Chateau Clinet is one of the oldest vineyards in Pomerol. Today it is 11.27 hectares. 88% Merlot, 11.5% Cabernet Sauvignon and .5% Cabernet Franc. On average their vines are 45 years of age. But Chateau Clinet also has some of the oldest vines in Pomerol. Chateau Clinet has a special parcel of Merlot known as “La Grand Vigne”. This is their best terroir and features vines planted in 1934. Chateau Clinet is at one of the highest points on the Pomerol Plateau. Neighbours include LEglise Clinet, Clos LEglise, Feytit-Clinet, Trotanoy, Lafleur, and Petrus. Their soil is a complex blend of gravel, clay and iron-rich sandy soils.
Small batches ferment in 17 state of the art stainless steel vats. The wine ages in 60% new oak. A small portion of the oak is German and Austrian. The press wine is used if it’s determined the wine requires more structure at final blending. The wines of Clinet are like the best Pomerol. Rich and supple. The power and complexity come through with aging. Chateau Clinet formula is high-quality wine and affordable pricing. it is a win/win.
Chateau Clinet Pomerol 2019 Notes
Tasted by Jane Anson(at Bordeaux, 20 May 2020)
Part of Best Pomerol 2019 wines tasted en primeur
Seductive and appealing blend of rich coffee and chocolate alongside pulsing cassis and bilberry fruits. Great quality Clinet, extremely well expressed with controlled ripe fruits and firm tannins that provide a pretty strict frame at this point. This is a high percentage of Cabernet Sauvignon for a Pomerol wine, and it gives characteristic poise and balance. A yield of 38hl/ha. 75% new oak.
Drinking Window 2028 – 2044
Situated near the Atlantic coast of France. The Gironde, Dordogne and Garonne rivers provide its shape. Cool conditions and frequent rainfall, including during harvest time, make Bordeaux quite a marginal region with vintages frequently ruined by rain or saved from the rain at the last-minute by timely sunshine.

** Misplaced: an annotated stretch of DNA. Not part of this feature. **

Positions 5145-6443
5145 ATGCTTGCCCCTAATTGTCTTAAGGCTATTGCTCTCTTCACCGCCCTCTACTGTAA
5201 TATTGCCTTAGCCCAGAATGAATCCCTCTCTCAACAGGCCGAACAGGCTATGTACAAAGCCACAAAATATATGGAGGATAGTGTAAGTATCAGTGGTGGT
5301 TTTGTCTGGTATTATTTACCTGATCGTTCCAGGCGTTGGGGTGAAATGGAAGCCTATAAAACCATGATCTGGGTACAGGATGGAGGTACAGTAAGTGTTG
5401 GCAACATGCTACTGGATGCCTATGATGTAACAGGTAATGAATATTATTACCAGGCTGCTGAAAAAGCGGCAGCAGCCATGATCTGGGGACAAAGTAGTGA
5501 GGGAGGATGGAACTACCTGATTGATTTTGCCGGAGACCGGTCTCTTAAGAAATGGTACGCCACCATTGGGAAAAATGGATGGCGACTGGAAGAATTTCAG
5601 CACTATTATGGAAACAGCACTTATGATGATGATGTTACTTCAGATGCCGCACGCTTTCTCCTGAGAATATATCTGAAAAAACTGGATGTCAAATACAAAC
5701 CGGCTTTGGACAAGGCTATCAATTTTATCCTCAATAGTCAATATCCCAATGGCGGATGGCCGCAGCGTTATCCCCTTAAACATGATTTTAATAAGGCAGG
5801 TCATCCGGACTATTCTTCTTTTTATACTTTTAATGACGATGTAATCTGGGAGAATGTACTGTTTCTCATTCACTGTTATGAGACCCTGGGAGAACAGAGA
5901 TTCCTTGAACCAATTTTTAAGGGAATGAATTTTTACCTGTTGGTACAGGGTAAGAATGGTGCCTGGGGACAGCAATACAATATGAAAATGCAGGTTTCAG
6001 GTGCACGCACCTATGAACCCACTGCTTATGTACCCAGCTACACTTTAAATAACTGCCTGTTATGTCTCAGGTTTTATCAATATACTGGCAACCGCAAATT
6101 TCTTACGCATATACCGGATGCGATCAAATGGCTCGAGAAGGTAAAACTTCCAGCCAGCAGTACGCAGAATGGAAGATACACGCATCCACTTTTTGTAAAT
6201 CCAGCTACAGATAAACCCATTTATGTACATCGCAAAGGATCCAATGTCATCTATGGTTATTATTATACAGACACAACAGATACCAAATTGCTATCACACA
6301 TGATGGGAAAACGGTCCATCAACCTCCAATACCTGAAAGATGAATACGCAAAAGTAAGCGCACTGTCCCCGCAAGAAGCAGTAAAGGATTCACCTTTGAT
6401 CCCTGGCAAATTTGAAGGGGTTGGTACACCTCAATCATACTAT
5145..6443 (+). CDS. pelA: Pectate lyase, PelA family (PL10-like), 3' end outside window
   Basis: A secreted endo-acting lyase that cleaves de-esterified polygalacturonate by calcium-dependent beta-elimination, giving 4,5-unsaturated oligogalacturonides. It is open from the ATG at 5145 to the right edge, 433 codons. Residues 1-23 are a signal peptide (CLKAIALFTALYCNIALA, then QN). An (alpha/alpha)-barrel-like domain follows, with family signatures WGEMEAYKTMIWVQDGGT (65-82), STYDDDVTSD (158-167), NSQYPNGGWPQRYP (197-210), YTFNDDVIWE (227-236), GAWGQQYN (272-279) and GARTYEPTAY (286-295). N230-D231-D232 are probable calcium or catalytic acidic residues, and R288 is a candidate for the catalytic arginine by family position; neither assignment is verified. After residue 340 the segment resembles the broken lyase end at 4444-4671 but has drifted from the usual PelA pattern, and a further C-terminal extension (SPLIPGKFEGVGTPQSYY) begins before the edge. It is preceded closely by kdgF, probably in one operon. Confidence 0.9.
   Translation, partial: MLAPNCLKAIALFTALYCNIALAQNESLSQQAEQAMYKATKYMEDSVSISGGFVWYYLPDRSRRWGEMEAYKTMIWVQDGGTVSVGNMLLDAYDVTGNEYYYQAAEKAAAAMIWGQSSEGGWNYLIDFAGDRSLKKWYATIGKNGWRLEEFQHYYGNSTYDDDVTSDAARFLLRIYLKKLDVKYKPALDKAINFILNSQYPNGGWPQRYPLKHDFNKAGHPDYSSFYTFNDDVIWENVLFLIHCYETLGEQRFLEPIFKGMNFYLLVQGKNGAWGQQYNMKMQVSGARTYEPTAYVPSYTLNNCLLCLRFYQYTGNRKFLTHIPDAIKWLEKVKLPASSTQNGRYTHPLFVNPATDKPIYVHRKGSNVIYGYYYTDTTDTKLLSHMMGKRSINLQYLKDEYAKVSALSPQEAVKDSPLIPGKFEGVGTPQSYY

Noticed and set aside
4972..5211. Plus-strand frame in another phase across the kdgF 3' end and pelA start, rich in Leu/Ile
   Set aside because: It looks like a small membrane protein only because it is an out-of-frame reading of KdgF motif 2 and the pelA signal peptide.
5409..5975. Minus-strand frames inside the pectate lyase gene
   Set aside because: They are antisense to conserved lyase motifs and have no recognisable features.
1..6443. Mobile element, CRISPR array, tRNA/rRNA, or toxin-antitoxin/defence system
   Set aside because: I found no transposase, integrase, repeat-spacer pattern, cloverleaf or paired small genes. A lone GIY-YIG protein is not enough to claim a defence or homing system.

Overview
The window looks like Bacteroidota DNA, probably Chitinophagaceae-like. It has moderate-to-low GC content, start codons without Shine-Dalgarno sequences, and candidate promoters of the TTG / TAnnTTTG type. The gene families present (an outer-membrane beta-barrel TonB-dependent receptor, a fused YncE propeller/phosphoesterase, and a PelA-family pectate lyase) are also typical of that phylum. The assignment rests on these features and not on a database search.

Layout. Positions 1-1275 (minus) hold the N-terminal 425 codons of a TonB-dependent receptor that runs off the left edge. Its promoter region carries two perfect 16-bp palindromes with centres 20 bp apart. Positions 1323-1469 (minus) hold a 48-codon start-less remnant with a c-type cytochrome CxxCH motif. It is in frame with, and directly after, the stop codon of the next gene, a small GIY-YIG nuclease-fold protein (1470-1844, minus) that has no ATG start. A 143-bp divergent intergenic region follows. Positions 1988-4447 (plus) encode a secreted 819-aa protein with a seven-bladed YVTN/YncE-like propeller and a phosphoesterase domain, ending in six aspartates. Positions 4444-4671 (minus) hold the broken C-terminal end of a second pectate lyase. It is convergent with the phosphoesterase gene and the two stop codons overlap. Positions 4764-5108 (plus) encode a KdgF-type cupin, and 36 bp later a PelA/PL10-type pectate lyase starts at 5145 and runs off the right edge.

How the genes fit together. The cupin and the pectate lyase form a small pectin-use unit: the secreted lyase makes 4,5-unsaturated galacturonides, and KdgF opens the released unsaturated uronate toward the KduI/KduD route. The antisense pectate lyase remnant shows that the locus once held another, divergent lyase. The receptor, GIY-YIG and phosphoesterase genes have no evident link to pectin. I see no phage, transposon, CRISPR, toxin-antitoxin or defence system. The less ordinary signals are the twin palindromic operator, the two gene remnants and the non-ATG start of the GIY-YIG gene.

Merlot dominates here ably supported by Cabernet Franc and Sauvignon a distant (and sometimes non-existent) third. There is only 800 hectare of vines and almost 150 producers and Pomerol is the only major appellation of Bordeaux to eschew a ranking system. The quality at the top level is arguably better than any other Bordeaux but it can vary.
It gets a tough time most of the places it is grown. But in Pomerol and Saint-Emilion Merlot not only dominates but makes some of the best wines in the world. Perfume, silky and plush. Cabernets Franc and Sauvignon season the wines with structure and acid but in some places, like Petrus, they are almost not needed.
The main grape of Bordeaux’s left bank. Cabernet is late-ripening and full of acid and tannin. The great wines have structure but finessed with beautiful cassis, violets and it also transmits the flavours of the soil it is grown in really well. Cabernet isn’t a drink now variety, it needs 10 or more years to show its best. But when you get there, WOW! Often blended with Merlot, Cabernet Franc or in Australia Shiraz to fill out its mid-palate referred to as the ‘Cabernet doughnut’.
Is one of the parents of Cabernet Sauvignon… along with Sauvignon Blanc (oh! The name makes sense now!). It is most famous for being the third most important grape in quality Bordeaux. But also excels in the Loire Valley (where it lived before it went to Bordeaux), especially Chinon and Saumur. The wines are bright red, highlight aromatic with raspberries, rose petals, violets along with tobacco, cassis and some herbal elements. The best examples can live as long as any great wine.
This year I got to taste the barrel samples for the first time. And while I don’t think 2019 is the vintage of the century. But is of outstanding quality. 2019 is up there with some of the best in the modern era. What’s more, this is the most affordable great vintage of Bordeaux we’ve seen in many, many years. And if you’ve been as lucky as I have and drunk a fair bit of mature Bordeaux, you will know that the great vintages, like 2019, are always a pleasure to drink.